>> Read more trending news

A senior at North Texas’ Decatur High School, Autumn Finney, is receiving a lot of attention after video of her completing an impressive volleyball return made the rounds online. 

Deadspin called the play “superhuman,” and Sports Illustrated tweeted out a clip of the return calling it “simply preposterous.” 

You can watch the feat from a few different angles below:

“This is a point that normal high schoolers should not be able to win,” Deadspin said.

What did Finney have to say of her save? She told Volleyball Mag, “I honestly don’t remember doing it.” Reportedly Finney is also a long jumper, something she thinks may have come in handy during the play.

“I remember I saw Mallory hit the ball, and then Tayte made a great dig and I was like, ‘I can’t let that go.’ That was such an effort and she was on the ground and I had to jump over her. And then I thought, ‘This ball has to go that way and I’m flying this way and how am I gonna do it?’”

Sounds like Finney was no less impressed by her feat than those who witnessed it.

Megyn Kelly jabs Bill O’Reilly following Fox News settlement

News of another gigantic Fox News settlement to address claims against former anchor Bill O’Reilly — to the tune of $32 million — broke over the weekend. The network had reportedly settled with network legal analyst Lis Wiehl, who alleged a “nonconsensual sexual relationship” with O’Reilly, according to the Washington Post.

>> Read more trending news

statement from O’Reilly’s team claimed it was another instance of being “maliciously smeared” by the New York Times with “leaked information provided by anonymous sources that is out of context, false, defamatory, and obviously designed to embarrass [him] and to keep him from competing in the marketplace.”

That attracted the attention of former Fox News host Megyn Kelly, once a colleague of O’Reilly. In a statement on the Today show, Kelly took her former colleague to task on his claim that “not one complaint was filed against him with the Human Resources Department or Legal Department by a coworker, even on the anonymous hotline.”

“O’Reilly’s suggestion that no one ever complained about his behavior,” she stated, “is false. I know because I complained.”

She then recounts her experience contacting the co-presidents of Fox News, Bill Shine and Jack Abernethy, to combat O’Reilly’s line that he was “not interested” in sexual harassment claims that he said “makes my network look bad.”

“Perhaps he didn’t realize the kind of message his criticism sends to young women of this country about how men continue to view the issue of speaking out about sexual harassment,” she read from an email she sent to the presidents. “Perhaps he didn’t realize his exact attitude of shaming women into shutting the hell up about harassment on the grounds that it will disgrace the company is how Fox News got into the decade-long Ailes mess to begin with.”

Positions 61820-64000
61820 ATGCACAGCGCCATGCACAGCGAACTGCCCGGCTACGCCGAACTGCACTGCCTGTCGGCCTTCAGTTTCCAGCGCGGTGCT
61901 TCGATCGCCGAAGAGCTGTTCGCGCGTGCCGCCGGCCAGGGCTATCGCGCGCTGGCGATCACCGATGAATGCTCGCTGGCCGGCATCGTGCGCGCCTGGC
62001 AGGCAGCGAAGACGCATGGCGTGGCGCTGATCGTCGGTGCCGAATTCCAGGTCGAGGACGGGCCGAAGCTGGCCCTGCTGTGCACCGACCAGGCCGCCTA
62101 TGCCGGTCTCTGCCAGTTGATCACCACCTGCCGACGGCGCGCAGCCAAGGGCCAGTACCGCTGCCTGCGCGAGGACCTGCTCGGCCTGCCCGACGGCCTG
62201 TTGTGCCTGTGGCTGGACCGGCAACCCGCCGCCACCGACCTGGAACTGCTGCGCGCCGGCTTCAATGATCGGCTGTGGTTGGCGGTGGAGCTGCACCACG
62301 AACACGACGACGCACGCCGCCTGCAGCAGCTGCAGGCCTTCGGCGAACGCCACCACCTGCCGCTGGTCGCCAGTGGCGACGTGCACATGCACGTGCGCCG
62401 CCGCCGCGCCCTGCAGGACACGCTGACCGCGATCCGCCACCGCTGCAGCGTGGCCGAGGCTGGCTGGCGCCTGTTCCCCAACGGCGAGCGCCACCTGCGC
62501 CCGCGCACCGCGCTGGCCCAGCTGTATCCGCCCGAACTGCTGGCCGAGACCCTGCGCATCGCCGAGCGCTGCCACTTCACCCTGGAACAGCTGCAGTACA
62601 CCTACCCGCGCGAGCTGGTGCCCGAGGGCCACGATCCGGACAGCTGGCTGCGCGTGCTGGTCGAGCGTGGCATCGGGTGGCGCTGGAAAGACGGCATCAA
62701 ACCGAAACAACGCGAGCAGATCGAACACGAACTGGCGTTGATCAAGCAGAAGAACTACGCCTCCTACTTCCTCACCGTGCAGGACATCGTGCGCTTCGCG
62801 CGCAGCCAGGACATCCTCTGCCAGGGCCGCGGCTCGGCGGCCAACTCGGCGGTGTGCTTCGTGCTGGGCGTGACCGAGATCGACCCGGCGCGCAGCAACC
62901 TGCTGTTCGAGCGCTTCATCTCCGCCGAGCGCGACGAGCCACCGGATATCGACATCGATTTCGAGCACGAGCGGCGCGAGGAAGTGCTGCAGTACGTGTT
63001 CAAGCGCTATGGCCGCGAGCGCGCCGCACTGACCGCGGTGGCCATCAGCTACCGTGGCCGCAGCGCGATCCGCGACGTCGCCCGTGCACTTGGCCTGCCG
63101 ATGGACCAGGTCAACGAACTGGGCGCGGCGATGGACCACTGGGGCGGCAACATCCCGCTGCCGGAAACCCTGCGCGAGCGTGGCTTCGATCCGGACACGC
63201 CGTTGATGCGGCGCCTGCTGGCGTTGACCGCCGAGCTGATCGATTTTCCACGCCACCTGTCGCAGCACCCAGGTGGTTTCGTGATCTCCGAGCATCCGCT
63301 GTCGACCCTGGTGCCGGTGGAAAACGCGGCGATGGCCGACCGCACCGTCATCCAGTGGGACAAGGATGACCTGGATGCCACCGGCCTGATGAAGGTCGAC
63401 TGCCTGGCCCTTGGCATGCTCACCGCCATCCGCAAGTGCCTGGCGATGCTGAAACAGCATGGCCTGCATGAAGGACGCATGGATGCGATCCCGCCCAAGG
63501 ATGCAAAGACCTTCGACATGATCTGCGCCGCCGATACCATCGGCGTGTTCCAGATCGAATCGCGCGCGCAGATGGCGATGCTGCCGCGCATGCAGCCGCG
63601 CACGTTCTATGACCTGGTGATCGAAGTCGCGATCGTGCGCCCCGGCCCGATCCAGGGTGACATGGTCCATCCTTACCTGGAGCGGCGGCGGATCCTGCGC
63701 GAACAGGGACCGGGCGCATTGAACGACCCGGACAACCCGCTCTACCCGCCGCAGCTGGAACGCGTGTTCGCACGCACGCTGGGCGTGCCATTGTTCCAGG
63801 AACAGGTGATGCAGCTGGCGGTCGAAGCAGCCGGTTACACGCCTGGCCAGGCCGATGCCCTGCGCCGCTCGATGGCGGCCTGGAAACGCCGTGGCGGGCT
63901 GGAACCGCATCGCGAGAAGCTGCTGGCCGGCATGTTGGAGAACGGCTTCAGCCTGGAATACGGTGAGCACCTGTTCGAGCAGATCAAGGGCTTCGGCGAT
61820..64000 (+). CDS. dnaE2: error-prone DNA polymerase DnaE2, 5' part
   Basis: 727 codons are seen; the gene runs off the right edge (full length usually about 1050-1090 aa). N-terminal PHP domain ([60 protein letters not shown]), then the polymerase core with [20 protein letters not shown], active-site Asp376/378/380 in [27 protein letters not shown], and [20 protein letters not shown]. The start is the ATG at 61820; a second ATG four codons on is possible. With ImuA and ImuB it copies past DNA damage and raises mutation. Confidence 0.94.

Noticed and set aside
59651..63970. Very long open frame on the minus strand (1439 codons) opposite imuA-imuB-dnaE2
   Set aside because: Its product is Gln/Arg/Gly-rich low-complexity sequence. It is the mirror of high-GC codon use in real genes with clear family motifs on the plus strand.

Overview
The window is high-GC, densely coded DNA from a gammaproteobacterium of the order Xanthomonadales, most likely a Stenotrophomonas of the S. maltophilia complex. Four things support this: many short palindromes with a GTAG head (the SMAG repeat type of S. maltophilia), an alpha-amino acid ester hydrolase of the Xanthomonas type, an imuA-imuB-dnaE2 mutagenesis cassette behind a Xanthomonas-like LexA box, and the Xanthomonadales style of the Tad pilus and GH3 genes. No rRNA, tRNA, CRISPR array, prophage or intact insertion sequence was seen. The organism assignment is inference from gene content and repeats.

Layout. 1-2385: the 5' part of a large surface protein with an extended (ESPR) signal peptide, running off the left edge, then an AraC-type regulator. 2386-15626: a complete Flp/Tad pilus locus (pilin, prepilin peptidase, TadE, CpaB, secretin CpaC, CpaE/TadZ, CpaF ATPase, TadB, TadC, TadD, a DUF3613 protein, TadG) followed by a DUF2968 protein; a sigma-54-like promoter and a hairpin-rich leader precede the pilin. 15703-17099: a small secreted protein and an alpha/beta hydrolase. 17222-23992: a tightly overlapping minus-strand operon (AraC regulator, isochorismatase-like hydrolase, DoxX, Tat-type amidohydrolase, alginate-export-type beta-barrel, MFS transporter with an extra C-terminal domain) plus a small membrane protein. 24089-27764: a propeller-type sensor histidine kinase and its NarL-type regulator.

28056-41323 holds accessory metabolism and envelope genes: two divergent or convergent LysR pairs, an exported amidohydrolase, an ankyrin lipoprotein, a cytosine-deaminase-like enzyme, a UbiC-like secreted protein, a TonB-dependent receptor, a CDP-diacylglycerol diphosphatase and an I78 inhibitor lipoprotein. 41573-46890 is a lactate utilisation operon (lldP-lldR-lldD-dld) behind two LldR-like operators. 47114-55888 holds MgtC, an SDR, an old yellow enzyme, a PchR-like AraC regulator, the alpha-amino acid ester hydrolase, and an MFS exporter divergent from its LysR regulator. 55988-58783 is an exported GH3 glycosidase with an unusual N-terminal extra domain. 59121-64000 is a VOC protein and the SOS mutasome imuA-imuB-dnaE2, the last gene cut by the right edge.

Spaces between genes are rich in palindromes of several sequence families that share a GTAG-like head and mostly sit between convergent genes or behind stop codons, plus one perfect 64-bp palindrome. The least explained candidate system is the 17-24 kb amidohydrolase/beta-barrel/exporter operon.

Woman says scammer cleared out her bank account using Venmo

An Atlanta woman said she feels like she’s been “robbed three times” after someone hacked her bank account.

>> Read more trending news

Pam Clay told WSB-TV someone named “Sally Frazier” transferred thousands of dollars to their account from her account using the popular mobile banking app, Venmo.

Clay said the scammer cleared out her account and when she told Venmo officials what happened, a representative told her it was a problem she had to address with her bank.

Clay said she uses the app through her Wells Fargo account to send money to her son from time to time. 

WSB-TV reached out to Venmo for comment but have yet to hear a response.

12-year-old girl accused of setting 10-year-old brother on fire

Police arrested a 12-year-old Alabama girl over the weekend after authorities said she set her younger brother on fire, according to multiple reports.

>> Read more trending news

Dothan police told WTVY that family members took the girl’s 10-year-old brother to the Southeast Alabama Medical Center on Friday night with serious burns on his body.

Police investigator James Harvey told the news station that investigators believe both siblings were at their family’s house when the 12-year-old girl “sprayed or poured hair spritz on her brother’s back and ignited the substance.”

Harvey told AL.com that another person was home when the incident occurred, but he could not elaborate.

“The girl was arrested and charged with first-degree assault,” Harvey told the Dothan Eagle. “At this time, due to her age, she has been released into her parents’ custody ... with mandatory guidelines and rules that must be followed by the Alabama Department of Human Resources. At a later date she will go before the Houston County Juvenile Courts.”